10-20-11, 09:33 PM
I have a 99 Cadillac Eldorado. The first time the car overheated was because tension pulley for the water pump broke. I replaced it and continue to drive the car as normal but always put coolant in it before I left the house. Normally only drive about 30 min and every thing was fine. Drove it about an hour and it got hot.Let it cool put in more coolant drove home. Started looking for leaks and replaced the thermostat, the radiator and both hoses, the water pump and the gasket. After reading many posts on here I took out the spark plugs and put 120 lb pressure in each cylinder. Did not see any air bubbles in the surge tank. Gave up and took it to a trusted mechanic. He replace the surge tank cap and the thermostat. Put 12 lbs pressure in the coolant system. It held that pressure all day (8 hours). He thinks it is strange how the car runs at normal temperature and then quickly overheats. It is not a slow progression (only seconds). He thinks it may have air in the system causing it not to circulate. Any ideas on burping the system or what other problem it might be?
The system is self purging. Do a search for "purge line" and read up on it. Clear the obstruction at the hollow bolt at the water pump end if you find one. If not, then get a block test kit and check for exhaust gases in the surge tank.
10-21-11, 11:36 AM
What is the indication for this "overheat" ? Gauge position, coolant blowing out the reservoir cap relief.............? Several seconds from normal to overheat is pretty fast for that much temp change. If there's no physical indication present, then electrical (gauge wiring/sending unit) is suspect.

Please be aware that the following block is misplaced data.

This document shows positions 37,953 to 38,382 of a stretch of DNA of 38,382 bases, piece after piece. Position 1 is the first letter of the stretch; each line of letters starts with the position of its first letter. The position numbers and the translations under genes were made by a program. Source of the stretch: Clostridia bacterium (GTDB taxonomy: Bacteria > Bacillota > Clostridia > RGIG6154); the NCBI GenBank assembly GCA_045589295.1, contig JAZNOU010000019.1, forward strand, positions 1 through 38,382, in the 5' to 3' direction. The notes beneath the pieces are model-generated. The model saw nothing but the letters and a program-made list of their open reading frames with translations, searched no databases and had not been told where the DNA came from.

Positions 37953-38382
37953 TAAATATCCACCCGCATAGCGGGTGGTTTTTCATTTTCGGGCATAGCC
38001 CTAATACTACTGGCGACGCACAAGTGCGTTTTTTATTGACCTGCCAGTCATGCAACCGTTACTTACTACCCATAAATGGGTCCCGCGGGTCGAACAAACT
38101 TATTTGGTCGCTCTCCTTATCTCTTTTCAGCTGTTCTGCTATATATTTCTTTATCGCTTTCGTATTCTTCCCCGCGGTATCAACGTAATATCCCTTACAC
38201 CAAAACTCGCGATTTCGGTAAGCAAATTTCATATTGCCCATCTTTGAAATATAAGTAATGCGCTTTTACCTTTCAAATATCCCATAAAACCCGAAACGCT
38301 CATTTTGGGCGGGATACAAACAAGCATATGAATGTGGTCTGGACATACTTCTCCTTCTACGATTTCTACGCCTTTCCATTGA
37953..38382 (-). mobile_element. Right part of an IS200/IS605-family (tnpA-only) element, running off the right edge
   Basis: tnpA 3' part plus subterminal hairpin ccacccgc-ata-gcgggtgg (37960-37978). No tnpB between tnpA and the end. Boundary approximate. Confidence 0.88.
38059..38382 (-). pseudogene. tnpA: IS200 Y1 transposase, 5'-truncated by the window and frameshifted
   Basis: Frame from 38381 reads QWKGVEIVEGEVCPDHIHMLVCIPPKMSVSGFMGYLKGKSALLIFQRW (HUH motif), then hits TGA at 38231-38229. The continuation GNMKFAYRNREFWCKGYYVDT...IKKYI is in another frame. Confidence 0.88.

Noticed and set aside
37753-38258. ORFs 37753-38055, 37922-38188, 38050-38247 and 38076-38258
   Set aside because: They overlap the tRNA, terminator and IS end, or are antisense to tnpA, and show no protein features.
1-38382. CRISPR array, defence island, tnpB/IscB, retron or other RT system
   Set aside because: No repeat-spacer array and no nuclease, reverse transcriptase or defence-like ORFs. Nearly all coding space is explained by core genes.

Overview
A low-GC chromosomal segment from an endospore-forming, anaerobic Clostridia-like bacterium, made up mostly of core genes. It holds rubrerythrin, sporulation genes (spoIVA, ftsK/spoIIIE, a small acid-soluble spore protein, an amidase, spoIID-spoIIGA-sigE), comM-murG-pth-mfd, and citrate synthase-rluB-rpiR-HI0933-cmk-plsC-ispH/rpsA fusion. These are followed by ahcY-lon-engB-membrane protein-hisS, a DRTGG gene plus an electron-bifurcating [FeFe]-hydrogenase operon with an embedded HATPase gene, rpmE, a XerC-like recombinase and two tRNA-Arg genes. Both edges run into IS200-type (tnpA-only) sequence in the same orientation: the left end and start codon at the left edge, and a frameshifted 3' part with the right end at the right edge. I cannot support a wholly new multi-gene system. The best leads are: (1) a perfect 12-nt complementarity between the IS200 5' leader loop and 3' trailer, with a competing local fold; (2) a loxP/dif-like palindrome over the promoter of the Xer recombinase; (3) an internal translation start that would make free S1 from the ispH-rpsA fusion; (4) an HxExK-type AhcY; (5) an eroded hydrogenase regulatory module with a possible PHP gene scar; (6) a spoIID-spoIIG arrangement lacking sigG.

10-21-11, 05:47 PM
When the head gasket was bad in my 98 Deville, I put 120 psi air into each cylinder, and I actually had to do it twice. I had expected to find a good amount of bubbles, due to the fact the car would not make it over a large hill without overheating. First time, nothing, so I did it again. All I got was a very, very, slight gurgling noise when air was put into no.1 cylinder. Upon teardown, I could see just a tiny spot between no. 1 cylinder and the water jacket where the gasket was shiny. Remember, we are talking combustion chamber pressures here. It doesn't take much of a breech with that much pressure to displace the coolant. My point here is that sometimes the leakage is such a small amount, it is easy to miss.
10-23-11, 07:39 PM
The only indication is the gauge position. I will check the electrical (gauge wiring/sending unit).
We hear time and time again from people that have overheating problems, and when they can't pinpoint the problem, they start to replace everything they can easily replace - I actually don't really blame them, but on a N*, it is almost invariably the good old pulled threads/head gasket problem. The only thing I would say is, keep driving it when it starts to overheat - if it is the HG, it will puke out all the coolant in short order and go into limp mode.